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Film reviews: Coco, The Commuter and The Final Year

Coco **** (PG, 105mins)

The Commuter ** (15A, 104 mins)

The Final Year **** (No Cert, IFI, 109 mins)


Dead cool: Coco is a fun way to introduce the concept of death to kids

Dead cool: Coco is a fun way to introduce the concept of death to kids

Dead cool: Coco is a fun way to introduce the concept of death to kids

Pixar has never been afraid to tackle death: Nemo's mother was ingested by a barracuda, WALL-E lived under constant threat of extinction, and in Up an old man watched his wife succumb to cancer. Like their parent company Disney, Pixar has always operated on the assumption that children aren't as afraid of these existential topics as their parents think, and in Coco the studio tackles the subject of mortality head on.

The film is based around the Mexican Day of the Dead, when families mount ofrendas, private altars with photos and mementoes of their dear departed, and visit their graves to eat and drink with them. Some believe the dead return to visit, but only if they are still remembered. The annual festival is about to begin when 12-year-old Miguel Rivera (Anthony Gonzalez) embarks on a spiritual adventure.

Miguel is an aspiring guitarist, but has to keep it a secret because his family's matriarchs have banned all music. His great-great grandmother was abandoned by her musician husband, after which she set up a no-nonsense dynastical shoe-making business and forbade her descendants from ever breaking into song. Bad news for Miguel, who hates shoes, loves music and is convinced his great-great grandfather was the legendary crooner Ernesto de la Cruz.

He gets a chance to find out when he runs away from home, hides in a cemetery and ends up being transported to the Land of the Dead, a surprisingly lively place populated by chirpy skeleton folk who rattle around having a high old time of it.

The necropolis Miguel explores is a magnificent creation, a heaving, neon-lit, labyrinth. There are lots of witty cultural references, including a border checkpoint where rules are enforced with a rigour Donald Trump would surely approve of. But Coco has heart as well as jokes, and there are probably worse ways of introducing children to the party-pooping concept of death.


The Commuter ** (15A, 104mins)

Liam Neeson turns 66 this June, but no one would appear to have told him that (and frankly, who would dare), because he's still knocking out cheerfully trashy action pictures by the dozen. Unknown, Non-Stop, Run All Night, Taken 3 - the titles trip off the tongue, but the plots are impossible to remember. All you need to know is that someone pissed Liam off and got their comeuppance.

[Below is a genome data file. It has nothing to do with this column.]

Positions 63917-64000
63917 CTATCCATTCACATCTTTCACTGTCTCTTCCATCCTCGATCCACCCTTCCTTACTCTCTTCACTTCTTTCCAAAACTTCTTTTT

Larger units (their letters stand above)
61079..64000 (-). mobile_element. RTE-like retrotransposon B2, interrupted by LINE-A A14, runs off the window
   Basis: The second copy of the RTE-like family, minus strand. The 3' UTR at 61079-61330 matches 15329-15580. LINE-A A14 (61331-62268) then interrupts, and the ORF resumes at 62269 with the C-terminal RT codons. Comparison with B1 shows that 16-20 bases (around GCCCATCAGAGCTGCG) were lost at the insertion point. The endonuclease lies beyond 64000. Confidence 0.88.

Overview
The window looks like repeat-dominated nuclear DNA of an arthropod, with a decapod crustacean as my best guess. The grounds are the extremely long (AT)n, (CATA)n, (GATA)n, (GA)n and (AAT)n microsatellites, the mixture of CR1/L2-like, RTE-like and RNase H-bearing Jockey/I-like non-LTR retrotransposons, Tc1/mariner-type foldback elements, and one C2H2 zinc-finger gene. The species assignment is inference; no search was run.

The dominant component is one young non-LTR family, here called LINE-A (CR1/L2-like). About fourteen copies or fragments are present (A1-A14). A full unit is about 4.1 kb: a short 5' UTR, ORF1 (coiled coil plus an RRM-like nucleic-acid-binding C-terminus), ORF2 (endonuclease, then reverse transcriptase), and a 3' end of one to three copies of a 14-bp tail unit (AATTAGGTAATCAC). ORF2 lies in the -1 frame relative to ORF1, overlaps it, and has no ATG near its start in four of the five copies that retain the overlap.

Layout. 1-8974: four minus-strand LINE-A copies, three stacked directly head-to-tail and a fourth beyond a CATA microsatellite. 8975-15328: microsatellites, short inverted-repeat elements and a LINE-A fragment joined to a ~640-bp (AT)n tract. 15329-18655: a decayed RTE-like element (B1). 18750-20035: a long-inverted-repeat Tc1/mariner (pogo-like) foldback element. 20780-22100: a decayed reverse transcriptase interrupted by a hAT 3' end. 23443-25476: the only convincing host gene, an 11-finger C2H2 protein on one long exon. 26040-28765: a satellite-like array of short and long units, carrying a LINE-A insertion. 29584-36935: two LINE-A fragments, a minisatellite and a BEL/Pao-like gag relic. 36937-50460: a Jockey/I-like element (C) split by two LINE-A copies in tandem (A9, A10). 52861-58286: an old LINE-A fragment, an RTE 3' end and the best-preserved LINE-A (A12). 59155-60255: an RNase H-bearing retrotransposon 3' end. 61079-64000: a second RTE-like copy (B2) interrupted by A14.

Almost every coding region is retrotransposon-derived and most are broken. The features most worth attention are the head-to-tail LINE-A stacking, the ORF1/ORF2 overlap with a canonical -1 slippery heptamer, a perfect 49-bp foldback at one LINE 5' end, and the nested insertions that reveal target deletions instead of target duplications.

Comeuppance takes an awfully long time arriving in The Commuter, Jaume Collet-Serra's racy thriller set aboard a New York suburban train. Ex-cop Michael MacCauley (Neeson) has just lost his job at a Manhattan insurance company and is on the train home when a glamorous woman sits down next to him. Played by Vera Farmiga, she shoots the breeze for a bit before making an odd proposition. There's someone on the train, she says, who doesn't belong: if Michael can find this person he'll be given $100,000.

But the former cop smells a rat and becomes a target himself when he realises the person they're looking for witnessed a shocking crime. Cue lots of the kind of close-quarter punch-ups old Liam can probably do in his sleep. He might as well have done in this clumsily orchestrated and preposterously plotted film, which judders to a standstill long before that speeding train does.


The Final Year **** (No Cert, IFI, 109mins)

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And lastly, a word about The Final Year, a mildly hagiographic documentary following Barack Obama and three of his key collaborators through their last days in office. In Greg Baker's film, Samantha Power, John Kerry and Obama's National Security Advisor Ben Rhodes work furiously to put in place landmark protocols that will be difficult for their successors to dismantle - a nuclear deal with Iran, ceasefire attempts in Syria, climate change deals etc.

Sometimes their ethical band-standing sounds a little pompous, but they all seem genuinely motivated more by idealism than ego. Which sounds almost far-fetched given what was coming next.

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